Cyclus is a nuclear fuel cycle simulator, and the primary consumer of fuel in such cycles are nuclear reactors. Used fuel eventually leaves reactors and can be stored or processed.

The mechanism by which these decisions are made in Cyclus is called a Resource
Exchange. Actors in the exchange can
*request* resources (e.g. fuel) and others *bid* on those requests to provide
the given resource. Actors are also allowed to place an arbitrary number of
custom constraints on collections of their requests and bids. For example, a
reactor could request two types of fuel, and constrain their requests such that
they receive only a certain quantity of fuel (i.e., any combination of fuel
types is acceptable).

Reactors are the drivers of any fuel cycle. The types and number of each type of
reactor determine the possible resource flows. A critical property of the
formulation used in the Cyclus resource exchange model is that it can be
separated into two exchanges: one in which reactors request fuel and another in
which reactors supply used fuel. This holds true in all cases *except* when

- repositories and reactors actively compete for the same processed fuel source (e.g., if MOX is produced by a fuel production plant, and repositories and reactors both actively request that fuel)
- if a reactor has the same input and output fuel commodity and bids on its own requests (i.e., it is self recycling)

In reality, neither situation occurs exactly as stated. In fuel cycle modeling practice, both cases can be achieved by modeling them slightly differently. The second example can be modeled as facility compound with a reactor, reprocessing facility, and fuel fabrication facility each with a high affinity for trade with the other. The first example can be avoided by the bidding facility delineating between mox fuel for reactors and byproducts for storage.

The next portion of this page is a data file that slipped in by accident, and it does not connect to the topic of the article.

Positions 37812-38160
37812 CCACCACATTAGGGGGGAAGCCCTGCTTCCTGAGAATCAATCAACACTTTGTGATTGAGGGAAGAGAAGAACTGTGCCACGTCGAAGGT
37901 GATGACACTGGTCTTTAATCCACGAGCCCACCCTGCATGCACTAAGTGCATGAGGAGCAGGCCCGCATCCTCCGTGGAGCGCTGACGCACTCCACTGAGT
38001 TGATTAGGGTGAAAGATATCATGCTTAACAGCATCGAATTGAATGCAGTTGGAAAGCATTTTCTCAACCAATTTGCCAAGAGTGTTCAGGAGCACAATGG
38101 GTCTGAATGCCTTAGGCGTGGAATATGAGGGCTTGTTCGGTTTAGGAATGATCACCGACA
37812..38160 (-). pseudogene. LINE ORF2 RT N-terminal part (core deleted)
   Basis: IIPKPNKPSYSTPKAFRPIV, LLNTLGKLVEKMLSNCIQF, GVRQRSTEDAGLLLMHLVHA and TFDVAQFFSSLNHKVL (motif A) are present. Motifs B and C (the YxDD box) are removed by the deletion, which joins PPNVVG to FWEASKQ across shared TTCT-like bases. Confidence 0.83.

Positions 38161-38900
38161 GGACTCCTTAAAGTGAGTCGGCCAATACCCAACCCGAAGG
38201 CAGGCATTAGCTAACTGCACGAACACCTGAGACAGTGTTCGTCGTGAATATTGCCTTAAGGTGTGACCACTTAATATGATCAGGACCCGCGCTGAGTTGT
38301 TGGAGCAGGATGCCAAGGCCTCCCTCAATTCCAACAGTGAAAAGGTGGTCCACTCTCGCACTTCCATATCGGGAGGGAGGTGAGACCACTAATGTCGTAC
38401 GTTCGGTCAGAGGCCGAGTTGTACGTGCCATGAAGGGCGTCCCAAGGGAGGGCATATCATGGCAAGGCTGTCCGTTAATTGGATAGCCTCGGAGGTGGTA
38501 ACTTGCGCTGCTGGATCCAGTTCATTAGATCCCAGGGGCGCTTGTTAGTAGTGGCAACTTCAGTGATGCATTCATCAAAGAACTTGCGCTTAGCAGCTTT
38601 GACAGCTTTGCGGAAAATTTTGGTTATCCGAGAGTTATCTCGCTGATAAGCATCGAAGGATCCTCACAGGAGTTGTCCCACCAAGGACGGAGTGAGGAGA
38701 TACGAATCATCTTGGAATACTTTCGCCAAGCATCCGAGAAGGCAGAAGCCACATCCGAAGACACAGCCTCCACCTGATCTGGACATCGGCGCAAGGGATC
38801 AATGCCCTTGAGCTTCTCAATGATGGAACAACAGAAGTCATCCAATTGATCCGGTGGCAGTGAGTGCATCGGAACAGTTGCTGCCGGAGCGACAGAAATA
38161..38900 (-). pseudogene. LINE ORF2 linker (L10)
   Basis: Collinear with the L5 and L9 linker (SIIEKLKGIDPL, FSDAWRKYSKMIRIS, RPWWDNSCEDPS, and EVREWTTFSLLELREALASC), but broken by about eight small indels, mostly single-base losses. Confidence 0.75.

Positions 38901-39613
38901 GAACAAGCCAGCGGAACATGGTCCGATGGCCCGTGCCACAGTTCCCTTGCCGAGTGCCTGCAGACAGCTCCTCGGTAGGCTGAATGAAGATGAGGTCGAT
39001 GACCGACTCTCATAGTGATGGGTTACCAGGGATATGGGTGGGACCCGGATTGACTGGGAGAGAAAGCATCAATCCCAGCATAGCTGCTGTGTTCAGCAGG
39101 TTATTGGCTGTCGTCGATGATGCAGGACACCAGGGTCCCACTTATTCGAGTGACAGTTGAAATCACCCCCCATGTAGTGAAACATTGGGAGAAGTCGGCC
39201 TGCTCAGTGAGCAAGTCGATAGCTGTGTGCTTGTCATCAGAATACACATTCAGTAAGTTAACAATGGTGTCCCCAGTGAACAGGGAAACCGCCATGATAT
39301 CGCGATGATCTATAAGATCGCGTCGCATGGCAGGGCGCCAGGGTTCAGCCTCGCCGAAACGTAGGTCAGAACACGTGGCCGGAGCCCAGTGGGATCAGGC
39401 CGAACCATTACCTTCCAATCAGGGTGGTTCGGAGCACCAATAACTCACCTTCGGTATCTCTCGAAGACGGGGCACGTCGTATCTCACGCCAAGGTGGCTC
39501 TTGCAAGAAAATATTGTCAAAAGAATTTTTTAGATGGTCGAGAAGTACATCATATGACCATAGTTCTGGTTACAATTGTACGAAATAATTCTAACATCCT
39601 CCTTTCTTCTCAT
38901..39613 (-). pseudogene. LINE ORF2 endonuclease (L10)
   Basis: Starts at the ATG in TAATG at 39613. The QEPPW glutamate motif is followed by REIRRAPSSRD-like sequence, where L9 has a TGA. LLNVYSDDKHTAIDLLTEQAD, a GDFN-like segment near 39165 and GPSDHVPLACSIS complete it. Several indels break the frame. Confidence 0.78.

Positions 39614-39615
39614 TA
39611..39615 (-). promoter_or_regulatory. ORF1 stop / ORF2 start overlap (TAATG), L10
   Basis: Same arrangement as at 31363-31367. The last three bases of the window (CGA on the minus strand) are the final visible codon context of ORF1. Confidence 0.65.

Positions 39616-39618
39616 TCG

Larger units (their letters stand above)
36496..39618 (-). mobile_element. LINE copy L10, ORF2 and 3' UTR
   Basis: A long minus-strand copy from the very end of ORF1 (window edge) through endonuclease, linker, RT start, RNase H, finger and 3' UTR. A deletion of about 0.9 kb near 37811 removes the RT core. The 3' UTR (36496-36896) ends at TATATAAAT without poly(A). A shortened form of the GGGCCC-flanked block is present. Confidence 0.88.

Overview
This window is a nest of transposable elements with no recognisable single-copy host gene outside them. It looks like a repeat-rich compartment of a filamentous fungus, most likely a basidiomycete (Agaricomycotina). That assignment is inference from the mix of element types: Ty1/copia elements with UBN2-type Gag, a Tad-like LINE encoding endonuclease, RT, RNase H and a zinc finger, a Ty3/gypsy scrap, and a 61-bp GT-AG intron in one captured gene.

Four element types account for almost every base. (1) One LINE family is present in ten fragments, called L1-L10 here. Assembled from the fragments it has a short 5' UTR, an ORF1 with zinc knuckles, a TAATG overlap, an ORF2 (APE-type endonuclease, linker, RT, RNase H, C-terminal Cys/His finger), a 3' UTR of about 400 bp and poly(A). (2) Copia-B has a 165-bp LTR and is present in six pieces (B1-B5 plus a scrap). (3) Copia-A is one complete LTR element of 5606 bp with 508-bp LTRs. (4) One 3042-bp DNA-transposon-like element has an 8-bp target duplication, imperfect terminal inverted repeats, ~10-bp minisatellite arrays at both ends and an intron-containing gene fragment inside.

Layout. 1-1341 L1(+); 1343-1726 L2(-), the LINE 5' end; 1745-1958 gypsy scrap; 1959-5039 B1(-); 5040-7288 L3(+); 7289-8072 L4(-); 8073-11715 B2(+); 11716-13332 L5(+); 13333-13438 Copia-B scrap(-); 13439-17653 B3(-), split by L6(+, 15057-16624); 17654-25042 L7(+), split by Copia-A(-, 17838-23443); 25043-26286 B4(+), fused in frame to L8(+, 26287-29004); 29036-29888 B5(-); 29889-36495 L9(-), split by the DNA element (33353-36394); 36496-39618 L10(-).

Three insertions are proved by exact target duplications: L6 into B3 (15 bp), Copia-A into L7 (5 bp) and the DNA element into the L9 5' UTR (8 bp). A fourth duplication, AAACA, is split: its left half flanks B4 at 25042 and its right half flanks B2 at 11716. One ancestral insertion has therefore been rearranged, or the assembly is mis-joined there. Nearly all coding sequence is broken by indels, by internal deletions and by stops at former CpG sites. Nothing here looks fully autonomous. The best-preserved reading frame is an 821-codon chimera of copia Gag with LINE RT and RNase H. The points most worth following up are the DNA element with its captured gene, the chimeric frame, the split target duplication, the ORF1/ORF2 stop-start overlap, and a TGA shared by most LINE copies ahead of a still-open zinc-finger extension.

Each parameter has a theoretical basis in the real-life problem that is being modeled and an effect on the underlying formulation. This section describes the underlying formulation for each problem type and describes which parameters relate to that effect.

Any given formulation is comprised of, nominally, five prime characteristics:

- the number of request nodes (unodes)
- the number of supply nodes (vnodes)
- the number of arcs
- the number of exclusive arcs
- the number of constraints

- number of requesters
- assemblies per request
- multicommodity zone fraction
- commodities in multicommodity zone

- number of suppliers
- fraction of multi-commodities suppliers
- number of commodities per supplier

- number of request nodes
- number of supply nodes
- connection probability

- exclusion probability

- number of supply constraints
- number of suppliers
- number of demand constraints
- number of requesters

- number of requesters
- fraction of multicommodity requesters
- number of commodities per requester

- number of suppliers
- assemblies per supplier

- number of request nodes
- number of supply nodes
- connection probability

- exclusion probability

- number of assemblies
- number of requesters
- number of request constraints

Both formulation’s performance will be functions of:

- number of commodities
- number of arcs
- number of exclusive arcs
- number of constraints
- unit capacity/demand coefficients
- supply constraint values
- demand constraint values
- preference coefficient values

In order to generate random cases of resource exchanges, a parameter space must be defined. Given a full set of selected parameters, classes of resource exchanges that fit those parameters can be generated. The parameter space depends on the exchange being generated: